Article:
NZAAA/NZAHAA Structure

Membership of the New Zealand Antique Arms Association (NZAAA) was open to all bona fide adult persons, 21 years of age and above, who are interested in collecting antique weapons, medals, badges, and military accoutrements, and who have been introduced and recommended by a Member

I first met Len in 1958 when I was in Standard 5 at the then new Hoon Hay school.  His son was in Standard 4 and Len’s property in Maryhill Avenue backed onto the school grounds.  His son must have mentioned my already well established interest in guns (I had a few by that stage) and I was invited to visit one Saturday morning.  Len was very welcoming and as he realised my passion for collecting he then started dragging guns out for me to examine.  I would often visit on a Saturday when he was home from work and show him little treasures I had unearthed.  After the Industries fair display in 1959 (which I spent a lot of time at) he told me of the formation of the NZAAA.  I couldn’t join as membership was restricted to over 21 and I was only 12 but Len introduced me to other collectors like Les Perham, Marshal Voyce, Cyril Atkinson, Jack Lowe, Neville Smith, etc. over the next few years- Rod Woods.

I first found out about Antique Arms at the Industries Fair in Moorhouse Ave from members who for years manned a stool there. As an enthusiastic 13 year old I was invited to some of the local meetings held at the home of Bob Parker Senior in Barrington – Warren Collingwood

The Association was formed to protect the interests of all Antique Arms Collectors in New Zealand. It shall:

  1. Endeavour to make representation to the Government with a view to revising the existing Laws relating to the possession of antique firearms by bona-fide Collectors, and also Laws governing their import and export.
  2. Endeavour to promote and facilitate the exchange and acquisition of antique articles between Collectors throughout the world.

A Standing Committee was elected annually at its AGM consisting of a President, Vice Presidents, National Secretary (up to 2) and eight members.

The Annual Subscription to the Association set in 1959 was ONE POUND, payable in January each year to cover one year from then. The first of such payments was due in January, 1960.

The Association met in Christchurch at least once yearly for;

  • the exchange of information and reports,
  • to further the ”interests of’ Members,
  • to submit a balance-sheet, and
  • to elect Officers for the coming year.

From the first year the annual event held in Christchurch also consisted of an auction followed the next day with a shooting event. Over time this event became notorious for car boot sales that took place in the car park area.

I also got to know Ed Smith, Mick Rennie, and Keith McFadgen very well during my teenage years.  Len and I kept in fairly regular contact and I sold a few interesting items to him over the years, including an all-steel pair of Scottish percussion pistols of Birmingham manufacture which Len liked.  He gave me a fair price but I later regretted selling them.  I wonder where they are now?  We lost contact for several years while I got married and went overseas but upon my return I was working in Tisdall’s sports shop in Cashel Street and Len began working at Cromb & Merritt’s sports shop across the road.  Although I had attended many NZAAA shoots at West Melton in my teenage years and kept up my contact with other collectors, I was still not yet a member of the Association at the age of 22, due in part to some trouble I had had with the Police for unregistered pistols.  When I did apply there was quite a bit of opposition from some of the older and more specialist collectors but Len spoke up for me and was supported by the other collectors I had come to know over the years.  The rest is history.  Len was ably supported by Leonie and we saw a lot of each other until they both passed.  He was always welcoming and had a lively sense of humour, and always managed to lighten any occasion with a quip or two – Rod Woods.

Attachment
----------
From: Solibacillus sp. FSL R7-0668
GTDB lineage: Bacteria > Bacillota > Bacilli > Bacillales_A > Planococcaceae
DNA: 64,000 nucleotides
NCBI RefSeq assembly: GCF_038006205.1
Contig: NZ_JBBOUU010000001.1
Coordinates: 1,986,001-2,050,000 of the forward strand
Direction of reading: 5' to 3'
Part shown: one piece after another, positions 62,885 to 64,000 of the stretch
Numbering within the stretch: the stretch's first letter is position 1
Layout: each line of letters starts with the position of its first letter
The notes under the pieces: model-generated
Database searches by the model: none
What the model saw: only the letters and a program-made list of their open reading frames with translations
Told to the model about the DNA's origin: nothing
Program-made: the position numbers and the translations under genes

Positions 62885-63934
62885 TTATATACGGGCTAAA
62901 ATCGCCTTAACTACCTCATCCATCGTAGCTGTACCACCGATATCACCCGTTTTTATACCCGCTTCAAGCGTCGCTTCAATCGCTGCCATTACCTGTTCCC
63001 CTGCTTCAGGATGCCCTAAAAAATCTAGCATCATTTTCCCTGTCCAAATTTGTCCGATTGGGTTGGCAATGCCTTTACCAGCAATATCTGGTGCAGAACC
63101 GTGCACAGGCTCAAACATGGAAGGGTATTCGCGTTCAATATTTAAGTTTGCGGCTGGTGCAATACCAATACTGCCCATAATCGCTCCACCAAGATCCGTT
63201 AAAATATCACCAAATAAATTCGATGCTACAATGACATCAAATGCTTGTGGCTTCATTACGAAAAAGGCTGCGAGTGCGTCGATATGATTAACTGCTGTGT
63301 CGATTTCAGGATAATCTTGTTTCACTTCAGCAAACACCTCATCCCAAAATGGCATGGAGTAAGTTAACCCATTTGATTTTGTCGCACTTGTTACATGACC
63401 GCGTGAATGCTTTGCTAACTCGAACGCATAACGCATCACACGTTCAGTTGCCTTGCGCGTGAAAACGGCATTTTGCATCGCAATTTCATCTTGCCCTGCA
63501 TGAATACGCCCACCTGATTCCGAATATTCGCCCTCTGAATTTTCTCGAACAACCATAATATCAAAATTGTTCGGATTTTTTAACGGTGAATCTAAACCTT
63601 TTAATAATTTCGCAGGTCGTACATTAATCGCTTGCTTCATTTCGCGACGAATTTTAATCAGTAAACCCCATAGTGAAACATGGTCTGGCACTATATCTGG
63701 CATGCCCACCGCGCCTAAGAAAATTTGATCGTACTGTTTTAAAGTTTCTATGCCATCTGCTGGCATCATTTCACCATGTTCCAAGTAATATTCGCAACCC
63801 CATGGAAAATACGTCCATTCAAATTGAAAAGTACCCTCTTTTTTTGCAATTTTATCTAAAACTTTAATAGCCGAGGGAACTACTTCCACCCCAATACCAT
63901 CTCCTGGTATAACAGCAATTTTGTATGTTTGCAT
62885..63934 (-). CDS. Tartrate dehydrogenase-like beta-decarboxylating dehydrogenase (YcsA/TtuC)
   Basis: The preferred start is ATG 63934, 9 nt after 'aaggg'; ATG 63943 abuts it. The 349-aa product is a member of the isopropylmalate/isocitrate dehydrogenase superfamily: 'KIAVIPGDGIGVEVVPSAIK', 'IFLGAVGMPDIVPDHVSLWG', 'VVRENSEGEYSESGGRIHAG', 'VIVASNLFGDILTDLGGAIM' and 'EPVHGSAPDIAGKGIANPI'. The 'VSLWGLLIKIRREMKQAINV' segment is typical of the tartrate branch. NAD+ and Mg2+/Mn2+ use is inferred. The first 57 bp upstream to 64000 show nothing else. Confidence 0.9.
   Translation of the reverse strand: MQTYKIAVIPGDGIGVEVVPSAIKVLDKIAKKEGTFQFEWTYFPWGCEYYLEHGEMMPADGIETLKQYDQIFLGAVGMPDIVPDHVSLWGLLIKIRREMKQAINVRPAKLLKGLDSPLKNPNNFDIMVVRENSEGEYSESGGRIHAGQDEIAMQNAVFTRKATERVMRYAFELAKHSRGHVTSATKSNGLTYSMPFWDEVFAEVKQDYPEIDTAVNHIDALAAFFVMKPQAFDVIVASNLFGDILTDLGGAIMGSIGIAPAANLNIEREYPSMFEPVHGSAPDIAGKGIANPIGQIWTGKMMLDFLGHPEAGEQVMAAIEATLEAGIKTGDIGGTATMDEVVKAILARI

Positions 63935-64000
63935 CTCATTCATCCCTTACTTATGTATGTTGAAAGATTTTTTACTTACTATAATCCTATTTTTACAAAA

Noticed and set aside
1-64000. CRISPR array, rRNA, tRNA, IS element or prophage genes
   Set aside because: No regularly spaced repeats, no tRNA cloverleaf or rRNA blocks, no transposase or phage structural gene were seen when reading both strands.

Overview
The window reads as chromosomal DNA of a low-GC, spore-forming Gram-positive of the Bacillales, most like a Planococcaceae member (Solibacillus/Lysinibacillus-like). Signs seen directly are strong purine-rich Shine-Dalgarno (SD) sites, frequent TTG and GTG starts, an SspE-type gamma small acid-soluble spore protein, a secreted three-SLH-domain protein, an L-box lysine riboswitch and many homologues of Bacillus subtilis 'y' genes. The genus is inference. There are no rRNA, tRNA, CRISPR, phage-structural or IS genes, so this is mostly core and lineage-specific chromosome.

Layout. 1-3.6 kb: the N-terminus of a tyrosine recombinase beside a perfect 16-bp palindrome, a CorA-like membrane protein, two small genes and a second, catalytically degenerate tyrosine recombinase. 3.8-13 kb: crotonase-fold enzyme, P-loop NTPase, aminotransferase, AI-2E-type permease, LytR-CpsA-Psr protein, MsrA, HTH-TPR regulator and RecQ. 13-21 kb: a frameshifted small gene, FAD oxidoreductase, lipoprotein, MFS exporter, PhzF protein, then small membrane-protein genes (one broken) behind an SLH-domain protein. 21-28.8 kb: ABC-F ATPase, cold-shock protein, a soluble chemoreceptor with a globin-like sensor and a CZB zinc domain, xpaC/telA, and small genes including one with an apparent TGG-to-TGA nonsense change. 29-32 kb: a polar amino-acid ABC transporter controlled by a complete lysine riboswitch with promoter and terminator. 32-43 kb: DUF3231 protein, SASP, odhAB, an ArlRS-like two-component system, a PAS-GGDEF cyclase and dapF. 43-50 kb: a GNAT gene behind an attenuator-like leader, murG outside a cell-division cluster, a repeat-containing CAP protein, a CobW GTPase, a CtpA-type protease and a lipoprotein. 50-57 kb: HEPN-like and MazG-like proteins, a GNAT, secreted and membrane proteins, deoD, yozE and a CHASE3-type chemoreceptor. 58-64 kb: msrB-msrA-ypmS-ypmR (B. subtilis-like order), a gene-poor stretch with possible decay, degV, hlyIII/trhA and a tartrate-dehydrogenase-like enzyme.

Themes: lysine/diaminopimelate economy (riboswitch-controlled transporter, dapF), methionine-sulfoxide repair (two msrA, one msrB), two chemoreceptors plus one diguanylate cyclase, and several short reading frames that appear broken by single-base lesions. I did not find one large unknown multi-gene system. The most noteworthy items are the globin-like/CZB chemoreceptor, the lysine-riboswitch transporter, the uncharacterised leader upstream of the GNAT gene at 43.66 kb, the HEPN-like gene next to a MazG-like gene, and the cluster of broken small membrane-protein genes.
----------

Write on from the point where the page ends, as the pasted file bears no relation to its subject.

In the beginning as the Association was formed in Canterbury the majority of its members, Officers and Committee domiciled in this province. By 1964 the Associations spread had reached Auckland, Wellington, Nelson, Timaru and Dunedin so District Secretaries were selected in each of these Cities to promote its activities and grow both membership and local activities. In 1968 the Central North Island added a District Secretary. Coinciding with rule changes in 1973 it became possible for areas to become Branches (sub committees) of the Association with their Branch Chairman added to the Associations Management Committee. Their officers consisted of a Branch Chairman, Secretary/treasurer and a minimum of 3 committee members. Both Taranaki and Canterbury became Branches at this time.

Any 50 members of the Association who reside within 50 kilometers of any one post office but not within 100 kilometers of an existing Branch had the power to form a Branch. Taranaki . In 1979, through this rule Hakes Bay and Southland increased the complement of Branches to 10.

Monthly Management Committee meetings were held in Christchurch to which Branch Representatives were invited. This was rarely possible but all Branches received minutes and could add items to the agenda and respond to minutes.

In 1993 the name was changed to the New Zealand Historical and Antique Arms Association in acknowledgement of the changing collecting landscape

In 1993 the Association went through a sometimes heated metamorphosis which created a Management Committee of an elected President, Vice President, appointed Secretary/Treasurer and all Branch Representatives. Meetings immediately reduced to twice yearly at an Annual General Meeting and General Meeting hosted by Branches in rotation.